The Power of thank You
The short list of direct mail's most effective words may vary from expert to expert, but there are a couple of standards you are likely to hear over and over: free, new, you, because, guarantee. The folks at Christian Children's Fund (CCF) would like to suggest a phrase for that list: thank you.
In July, the Richmond, Va.-based nonprofit used that one phrase as the entire focus of a mailing to launch The Heritage Circle for Children, an initiative created to recognize the more than 30,000 donors who have been giving to the organization for 25 years or longer (Archive code #613-171739-0507). "We have so many supporters ... that have been with us either through sponsorship or direct contribution for 25 or more years. And we wanted to do something to honor them for those years of support," explains Betty Forbes, CCF's vice president of marketing and sponsor services. "In this day and age, society might be a little fickle with going from one charity to another, but we found that ours stick with us a really long time, and we just wanted to say thank you for that."
That thank you arrived in a white, invitation-style 5-1/4" x 7-1/4" envelope, which features only a live, Presorted First Class stamp on the front and the nonprofit's return address and logo on the back. A handwritten-style font was used for the address, explains Reade Johnson, CCF's direct mail manager, to make the mailing look more like an invitation and to add a personal feel.
Inside, longtime donors are greeted by a 5" x 6-7/8" folded card that reads, "Welcome to The Heritage Circle for Children." The card unfolds to reveal a short letter from CCF President John F. Schultz, welcoming them to the Circle and thanking them for their "decades of loving children through CCF." Blue ink is used for Schultz's signature, further enhancing the personal feel of the effort and giving the impression that he signed each and every letter himself.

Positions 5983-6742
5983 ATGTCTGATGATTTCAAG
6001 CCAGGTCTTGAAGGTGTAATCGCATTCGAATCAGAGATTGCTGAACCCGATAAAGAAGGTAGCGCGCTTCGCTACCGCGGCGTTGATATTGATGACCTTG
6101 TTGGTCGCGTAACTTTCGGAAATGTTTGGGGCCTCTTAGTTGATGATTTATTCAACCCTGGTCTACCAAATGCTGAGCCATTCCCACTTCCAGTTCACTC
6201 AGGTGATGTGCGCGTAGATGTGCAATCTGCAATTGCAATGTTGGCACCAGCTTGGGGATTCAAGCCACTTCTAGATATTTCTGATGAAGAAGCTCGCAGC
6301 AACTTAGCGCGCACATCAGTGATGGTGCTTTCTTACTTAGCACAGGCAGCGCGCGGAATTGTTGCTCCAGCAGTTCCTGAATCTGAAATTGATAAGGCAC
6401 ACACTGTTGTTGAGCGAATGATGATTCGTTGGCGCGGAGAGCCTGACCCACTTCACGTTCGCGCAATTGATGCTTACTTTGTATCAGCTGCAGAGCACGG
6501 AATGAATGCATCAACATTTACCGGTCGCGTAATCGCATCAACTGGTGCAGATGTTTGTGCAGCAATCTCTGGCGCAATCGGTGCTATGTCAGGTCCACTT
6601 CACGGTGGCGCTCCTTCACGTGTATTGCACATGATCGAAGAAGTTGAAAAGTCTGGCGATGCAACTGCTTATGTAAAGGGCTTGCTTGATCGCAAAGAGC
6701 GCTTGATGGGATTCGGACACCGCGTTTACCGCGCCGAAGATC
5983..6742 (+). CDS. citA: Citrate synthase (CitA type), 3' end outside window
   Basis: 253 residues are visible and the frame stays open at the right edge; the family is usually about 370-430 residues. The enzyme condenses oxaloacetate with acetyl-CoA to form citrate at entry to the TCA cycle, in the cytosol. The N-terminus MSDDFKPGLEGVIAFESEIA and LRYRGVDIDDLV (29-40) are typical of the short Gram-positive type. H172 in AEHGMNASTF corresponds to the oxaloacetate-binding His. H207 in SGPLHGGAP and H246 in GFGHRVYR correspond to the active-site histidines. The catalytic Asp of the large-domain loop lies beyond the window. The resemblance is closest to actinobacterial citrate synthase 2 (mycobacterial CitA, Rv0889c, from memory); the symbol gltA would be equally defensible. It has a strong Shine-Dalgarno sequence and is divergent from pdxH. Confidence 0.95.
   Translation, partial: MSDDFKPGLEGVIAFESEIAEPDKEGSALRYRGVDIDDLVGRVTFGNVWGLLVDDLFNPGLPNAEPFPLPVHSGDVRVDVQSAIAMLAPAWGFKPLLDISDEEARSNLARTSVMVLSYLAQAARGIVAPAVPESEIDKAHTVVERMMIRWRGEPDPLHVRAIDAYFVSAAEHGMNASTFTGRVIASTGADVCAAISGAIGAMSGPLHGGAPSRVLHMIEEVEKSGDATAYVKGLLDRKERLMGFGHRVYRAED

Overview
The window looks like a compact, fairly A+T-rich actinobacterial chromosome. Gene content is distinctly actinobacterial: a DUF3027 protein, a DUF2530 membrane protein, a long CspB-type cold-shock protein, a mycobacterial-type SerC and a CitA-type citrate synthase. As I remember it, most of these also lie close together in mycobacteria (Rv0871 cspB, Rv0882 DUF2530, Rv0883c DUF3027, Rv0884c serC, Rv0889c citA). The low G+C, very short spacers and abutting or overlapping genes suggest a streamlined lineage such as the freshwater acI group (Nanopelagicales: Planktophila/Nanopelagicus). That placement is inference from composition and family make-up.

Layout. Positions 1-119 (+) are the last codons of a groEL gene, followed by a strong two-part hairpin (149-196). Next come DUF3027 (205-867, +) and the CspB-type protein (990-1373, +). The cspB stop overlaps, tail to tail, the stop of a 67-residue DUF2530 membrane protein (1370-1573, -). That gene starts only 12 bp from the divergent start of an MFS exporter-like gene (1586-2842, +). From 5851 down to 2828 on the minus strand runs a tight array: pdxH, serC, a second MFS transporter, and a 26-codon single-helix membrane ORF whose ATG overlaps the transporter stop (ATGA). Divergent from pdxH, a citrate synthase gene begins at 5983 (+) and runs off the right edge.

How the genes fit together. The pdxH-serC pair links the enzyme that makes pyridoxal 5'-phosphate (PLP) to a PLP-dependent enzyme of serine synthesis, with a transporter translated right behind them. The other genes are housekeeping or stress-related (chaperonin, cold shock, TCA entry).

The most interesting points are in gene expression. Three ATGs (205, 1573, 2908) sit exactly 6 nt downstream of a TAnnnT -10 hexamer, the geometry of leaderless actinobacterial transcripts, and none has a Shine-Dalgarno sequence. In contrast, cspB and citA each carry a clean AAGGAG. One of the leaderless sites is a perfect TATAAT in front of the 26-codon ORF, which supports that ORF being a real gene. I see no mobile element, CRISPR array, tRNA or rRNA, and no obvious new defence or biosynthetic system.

Tucked inside the letter is a 5" x 67/8" certificate of recognition, a three-color piece personalized with both the donor's name and the number of years he has been a CCF supporter. Schultz's signature appears againin the same blue inkat the bottom of the certificate.
"We wanted to have something that would be a reminder of the organization every single day, something that [donors] could keep in their home or on their desk that would remind them of the good work that they have enabled CCF to do," states Forbes.
Also included in the mailing is a 5" x 6-7/8" eight-panel brochure, which explains the Heritage Circle program,
gives a brief time line of the organization, highlights the many accomplishments it has made over its 67 years, and supports the goodwill nature of the mailing:
For generations, you have helped Christian Children's Fund ...
You bring love where there is isolation ...
You bring Courage where there is Fear ...
You bring Hope where there is Despair ...
CCF honors those who have opened their hearts to children for decades by welcoming them to The Heritage Circle for Children.
The brochure also features the only ask of the piece: A pillow-soft push to contact the planned giving office
appears on the back panel.
So far, donor reaction to both the program and the mailing has been great. "We've gotten calls from sponsors saying thank you for the recognition. They appreciate receiving something like this that thanks them for their years of contribution to the organization," states Forbes.
And while the effort was not cheap to produce, nor has it brought donations pouring in, money really was not the issue. "Many of [our donors] have said ... we brought back memoriesgood memoriesand that was one of the reasons we wanted to do this," explains Forbes. "We wanted them to still like their relationship with the organization, and [hoped] that if we remember them, that they would continue to remember us."